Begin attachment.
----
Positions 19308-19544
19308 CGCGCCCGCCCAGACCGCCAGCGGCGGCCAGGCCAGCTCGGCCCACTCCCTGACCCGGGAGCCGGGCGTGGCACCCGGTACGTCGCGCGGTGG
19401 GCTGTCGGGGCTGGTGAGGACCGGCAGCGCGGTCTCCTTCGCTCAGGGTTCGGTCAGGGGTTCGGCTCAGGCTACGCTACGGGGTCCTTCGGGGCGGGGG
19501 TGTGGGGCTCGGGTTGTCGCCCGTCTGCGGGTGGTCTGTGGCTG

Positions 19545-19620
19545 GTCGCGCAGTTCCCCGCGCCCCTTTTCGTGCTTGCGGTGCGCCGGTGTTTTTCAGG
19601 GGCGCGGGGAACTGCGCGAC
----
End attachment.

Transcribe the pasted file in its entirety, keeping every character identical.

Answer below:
Positions 19308-19544
19308 CGCGCCCGCCCAGACCGCCAGCGGCGGCCAGGCCAGCTCGGCCCACTCCCTGACCCGGGAGCCGGGCGTGGCACCCGGTACGTCGCGCGGTGG
19401 GCTGTCGGGGCTGGTGAGGACCGGCAGCGCGGTCTCCTTCGCTCAGGGTTCGGTCAGGGGTTCGGCTCAGGCTACGCTACGGGGTCCTTCGGGGCGGGGG
19501 TGTGGGGCTCGGGTTGTCGCCCGTCTGCGGGTGGTCTGTGGCTG

Positions 19545-19620
19545 GTCGCGCAGTTCCCCGCGCCCCTTTTCGTGCTTGCGGTGCGCCGGTGTTTTTCAGG
19601 GGCGCGGGGAACTGCGCGAC